Some worrying signs are starting to emerge about Labor’s handling of WorkCover which was one of the biggest disasters in the Cain-Kirner era and one of the greatest achievements of the Kennett government.
SOME worrying signs are starting to emerge about Labor’s handling of WorkCover which was one of the biggest disasters in the Cain-Kirner era and one of the greatest achievements of the Kennett government.
It was all very well for Labor to launch a populist campaign from Opposition to reintroduce common law rights for injured workers. In the context of the Kennett government’s wide attack on democratic rights and accountability, it was a sensible political line to run.
Unfortunately, the new government seems to be going about it the wrong way. Firstly, they’ve appointed a plaintiff lawyer, Bob Cameron, as WorkCover minister. He’s hardly going to be balanced in assessing whether those labour lawyers such as Maurice Blackburn and Slater and Gordon should be allowed back into the trough.
Then Premier Steve Bracks and others attacked WorkCover in Parliament for alleged mismanagement because the fund’s solvency ratio drifted back to only 93 per cent as at June 30 this year.
This was obviously laying the ground work for last November’s sacking of WorkCover chief executive Andrew Lindberg.
The clear political message here is that somehow Lindberg mismanaged WorkCover and therefore was shown the door because Labor is clamping down on waste and mismanagement.
Nothing could be further from the truth. It is constructive to cast your minds back to how Labor appallingly mishandled WorkCare as it was known back then.
In 1992, Victoria had the highest workers’ compensation premiums in the country at three per cent of payroll. This was literally sending hundreds of small businesses to the wall and driving many employers interstate.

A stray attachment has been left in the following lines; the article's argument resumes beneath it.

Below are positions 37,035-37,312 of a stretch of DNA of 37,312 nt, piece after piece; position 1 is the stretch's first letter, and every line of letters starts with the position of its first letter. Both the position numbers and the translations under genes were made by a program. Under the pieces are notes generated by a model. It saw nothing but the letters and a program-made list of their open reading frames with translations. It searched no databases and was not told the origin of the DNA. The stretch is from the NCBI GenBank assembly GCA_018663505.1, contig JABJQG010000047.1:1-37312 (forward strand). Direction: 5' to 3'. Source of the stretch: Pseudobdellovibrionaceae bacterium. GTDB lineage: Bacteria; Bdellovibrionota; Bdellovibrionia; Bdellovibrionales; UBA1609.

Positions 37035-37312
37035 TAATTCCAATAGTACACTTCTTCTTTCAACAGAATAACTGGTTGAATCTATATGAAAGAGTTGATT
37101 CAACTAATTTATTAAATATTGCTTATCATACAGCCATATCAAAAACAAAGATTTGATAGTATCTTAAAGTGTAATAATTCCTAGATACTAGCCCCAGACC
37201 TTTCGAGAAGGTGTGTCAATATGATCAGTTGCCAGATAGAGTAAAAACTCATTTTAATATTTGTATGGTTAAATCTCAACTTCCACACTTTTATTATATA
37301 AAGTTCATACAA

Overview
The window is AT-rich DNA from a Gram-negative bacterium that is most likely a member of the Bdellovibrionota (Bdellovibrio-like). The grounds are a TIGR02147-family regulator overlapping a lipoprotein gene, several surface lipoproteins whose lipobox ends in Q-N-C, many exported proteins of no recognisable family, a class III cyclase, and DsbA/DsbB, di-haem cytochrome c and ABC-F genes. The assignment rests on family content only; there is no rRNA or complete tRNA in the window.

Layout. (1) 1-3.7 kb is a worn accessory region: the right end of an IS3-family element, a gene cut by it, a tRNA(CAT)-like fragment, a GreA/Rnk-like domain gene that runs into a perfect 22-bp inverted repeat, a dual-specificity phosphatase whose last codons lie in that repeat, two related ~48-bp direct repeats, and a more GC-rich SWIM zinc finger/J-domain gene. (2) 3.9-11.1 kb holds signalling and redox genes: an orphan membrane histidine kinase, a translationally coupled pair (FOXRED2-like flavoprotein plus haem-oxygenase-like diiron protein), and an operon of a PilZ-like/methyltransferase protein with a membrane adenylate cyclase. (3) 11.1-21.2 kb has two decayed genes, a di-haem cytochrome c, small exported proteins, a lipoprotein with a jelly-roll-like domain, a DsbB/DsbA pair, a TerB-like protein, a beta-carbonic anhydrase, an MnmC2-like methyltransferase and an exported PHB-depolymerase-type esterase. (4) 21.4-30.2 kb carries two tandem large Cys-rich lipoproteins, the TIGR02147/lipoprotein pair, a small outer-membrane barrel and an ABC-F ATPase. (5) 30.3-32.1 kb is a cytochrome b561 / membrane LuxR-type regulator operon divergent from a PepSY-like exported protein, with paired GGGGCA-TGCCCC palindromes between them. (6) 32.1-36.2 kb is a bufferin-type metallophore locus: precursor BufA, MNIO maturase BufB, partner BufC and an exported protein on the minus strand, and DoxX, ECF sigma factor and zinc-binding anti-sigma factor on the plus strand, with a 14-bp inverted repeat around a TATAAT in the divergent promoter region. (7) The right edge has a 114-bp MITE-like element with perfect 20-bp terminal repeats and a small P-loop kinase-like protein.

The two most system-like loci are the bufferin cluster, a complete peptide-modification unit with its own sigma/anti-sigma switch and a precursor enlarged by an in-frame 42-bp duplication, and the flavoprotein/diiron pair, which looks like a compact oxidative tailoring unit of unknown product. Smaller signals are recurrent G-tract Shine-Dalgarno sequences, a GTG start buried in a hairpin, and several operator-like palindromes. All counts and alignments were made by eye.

And whilst Victorian employers paid Labor’s WorkCare scheme $1.14 billion in premiums, only 66 per cent of this was getting through to injured workers. The rest went on the “WorkCare industry” – the lawyers, doctors, physios and the like all waxing fat at the trough.
In 1998-99 – this year of so-called Coalition mismanagement – 92 per cent of WorkCover’s income found its way to injured workers because the “industry” has been largely shut down.
Labor complains about a WorkCover blowout, but this blowout has been caused by the last minute surge in common law claims before the lawyers feast is banned.
Labor is complaining about a 93 per cent funding ratio even though the scheme’s $4.15 billion in assets almost cover the estimated $4.45 billion in claims liabilities.
And why has the scheme drifted slightly into the red? Well, let’s just have a look at what sacked CEO Andrew Lindberg and the highly respected WorkCover chairman Professor Bob Officer wrote in the 1998-99 annual report.
“The Authority’s funding ratio has declined from 96.1 per cent in 1997-98 to 93.2 per cent this year, and the main reason for this is the higher than expected common law liability,” they wrote.
“However, our independent actuary Tillinghast Towers Perrin is of the opinion that the current overall premium rate of 1.9 per cent continues to be more than adequate to fully fund our ongoing costs, and a return to full funding is expected in 2001.”
So there you have it, Labor attacks WorkCover for a blowout that has been caused by the lawyer-fuelled run off of common law claims, the exact thing they want to reintroduce.
Here’s another telling extract from the annual report: “The growth in liabilities (up $440 million to $4.45 billion last year) has been contributed to by an increase in the injury costs WorkCover is liable for prior to the November 1997 legislative reforms (when common law was axed). The largest single component of this increase in costs has been common law settlements: a higher than expected number of successful common law writs and a higher than anticipated rate of settlement. Common law was responsible for $954 million (including claims expenses), or 22 per cent of our total net liability of $4.3 billion.”